The partnership with Tendulkar was brief, but he apparently had a big influence in the way Kohli approached this game. "I spoke to Sachin, and he told me to do the same things I do normally, on any given day," he said. "I went in a difficult situation in the morning, but I cherish playing under pressure."

With Ashwin playing the aggressor's role, Kohli could ease his way into proceedings, and he got as far as 52 before a miscue to mid-on off Devendra Bishoo. "Definitely, the way I was going, the way the situation was, it was the perfect scenario for me to get a big score," he said. "I wanted to go with the turn, but did not get too much elevation. I middled the ball but it went it straight to the fielder."

The biggest challenges had come much earlier, with the West Indies bowlers targeting a perceived weakness against short-pitched bowling. "I was tagged as someone who cannot play the short ball after West Indies, so when I went in, I knew they were going to throw short balls at me," he said. "I am more of a mindset player. I need to be in the right frame of mind. Today was one of those days when I thought that it didn't matter if they bowled short. I was going to get a full stride out. I had a blank mind before playing every ball - that kind of helped. It's all a menta -toughness game out there."

Lessons have been imbibed from a dressing room that knows a thing or two about toughness. "I never thought I would even get to meet these people face to face," said Kohli. "Now I'm sharing the dressing room. You learn so many things from them, especially in practice sessions. They will take a certain number of catches every day, they will hit certain amount of balls. It's not something they are complacent about. That's what makes them great players."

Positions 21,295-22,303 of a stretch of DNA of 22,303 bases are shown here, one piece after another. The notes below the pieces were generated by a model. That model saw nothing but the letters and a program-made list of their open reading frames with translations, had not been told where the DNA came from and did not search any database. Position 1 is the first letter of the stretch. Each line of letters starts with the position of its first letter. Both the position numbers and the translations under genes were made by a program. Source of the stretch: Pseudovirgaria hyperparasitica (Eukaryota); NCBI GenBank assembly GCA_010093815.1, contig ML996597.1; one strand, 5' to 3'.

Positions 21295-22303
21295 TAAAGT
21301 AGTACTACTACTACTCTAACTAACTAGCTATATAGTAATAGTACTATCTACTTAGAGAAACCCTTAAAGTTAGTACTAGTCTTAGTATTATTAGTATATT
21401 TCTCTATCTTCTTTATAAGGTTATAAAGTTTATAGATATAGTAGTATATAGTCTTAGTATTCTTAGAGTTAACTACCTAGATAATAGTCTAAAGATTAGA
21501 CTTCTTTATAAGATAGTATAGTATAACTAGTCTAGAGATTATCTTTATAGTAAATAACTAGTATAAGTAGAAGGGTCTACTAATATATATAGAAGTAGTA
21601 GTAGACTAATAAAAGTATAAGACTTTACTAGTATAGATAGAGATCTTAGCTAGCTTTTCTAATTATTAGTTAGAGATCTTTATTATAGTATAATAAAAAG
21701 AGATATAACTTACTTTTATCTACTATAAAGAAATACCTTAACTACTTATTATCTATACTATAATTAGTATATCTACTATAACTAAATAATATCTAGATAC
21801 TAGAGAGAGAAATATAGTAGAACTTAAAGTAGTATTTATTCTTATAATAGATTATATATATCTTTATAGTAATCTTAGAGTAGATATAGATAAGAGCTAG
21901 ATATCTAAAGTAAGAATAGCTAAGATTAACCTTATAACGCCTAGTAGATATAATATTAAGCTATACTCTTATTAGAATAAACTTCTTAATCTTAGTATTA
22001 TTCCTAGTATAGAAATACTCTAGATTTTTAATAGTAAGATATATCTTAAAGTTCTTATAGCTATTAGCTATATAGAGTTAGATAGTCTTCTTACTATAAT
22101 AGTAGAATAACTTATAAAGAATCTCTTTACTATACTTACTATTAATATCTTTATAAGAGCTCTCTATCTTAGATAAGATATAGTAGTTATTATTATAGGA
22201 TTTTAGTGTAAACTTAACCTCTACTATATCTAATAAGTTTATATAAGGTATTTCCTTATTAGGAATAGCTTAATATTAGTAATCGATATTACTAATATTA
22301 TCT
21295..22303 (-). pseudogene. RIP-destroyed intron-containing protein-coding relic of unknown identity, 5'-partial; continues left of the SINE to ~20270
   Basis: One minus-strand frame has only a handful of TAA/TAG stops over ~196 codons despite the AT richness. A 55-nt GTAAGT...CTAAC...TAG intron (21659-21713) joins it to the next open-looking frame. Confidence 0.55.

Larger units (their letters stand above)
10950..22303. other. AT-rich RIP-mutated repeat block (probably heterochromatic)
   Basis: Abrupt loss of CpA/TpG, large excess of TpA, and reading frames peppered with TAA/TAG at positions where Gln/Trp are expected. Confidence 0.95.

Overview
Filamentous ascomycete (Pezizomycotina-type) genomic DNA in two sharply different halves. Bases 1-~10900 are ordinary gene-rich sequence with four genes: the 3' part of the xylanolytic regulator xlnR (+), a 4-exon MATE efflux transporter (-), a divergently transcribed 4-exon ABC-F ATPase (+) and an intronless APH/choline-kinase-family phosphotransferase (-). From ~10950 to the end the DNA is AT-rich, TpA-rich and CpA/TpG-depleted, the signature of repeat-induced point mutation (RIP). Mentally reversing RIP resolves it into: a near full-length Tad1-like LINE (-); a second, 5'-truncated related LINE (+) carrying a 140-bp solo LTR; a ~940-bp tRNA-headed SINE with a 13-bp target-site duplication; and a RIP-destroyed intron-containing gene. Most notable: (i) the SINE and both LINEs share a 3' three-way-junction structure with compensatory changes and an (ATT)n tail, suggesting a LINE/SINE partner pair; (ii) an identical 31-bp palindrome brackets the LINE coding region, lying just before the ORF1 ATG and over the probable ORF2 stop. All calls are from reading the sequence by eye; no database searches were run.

For India to pull off an unlikely victory on Saturday, they need wickets to fall in a heap in the morning. "Our aim was to get early breakthroughs, which we did," said Kohli. "We would have loved to have them four wickets down, but it did not happen. Tomorrow could be interesting if we could get early wickets and may be get one-and-a-half sessions to bat."

He batted over a session today and may just have sealed a spot for himself in the Boxing Day Test. On a day when Ashwin stole the limelight from everyone, Kohli's understated impact could have similar long-term ramifications for a side in transition.

Comments have now been closed for this article

  • Dummy4 on November 26, 2011, 19:47 GMT

    I guess the Carribean disaster was a fluke, he's way too strong a player to not get into the test side, it's just a matter of time till the big three retire and he gets his place at number 3 or 4, way to go Virat!!

  • K on November 26, 2011, 14:38 GMT

    go kohli.... and take into account he was batting with a tailender in knowledge that if he fails he is back to IPL so look at it this way: he had a chance and took it, unlike yuvi, raina, etc. kohli rohit rahane and pujara are the future. and it was TWO 50s with 6 or 7 wickets down not easy...

  • Pratyush on November 26, 2011, 2:02 GMT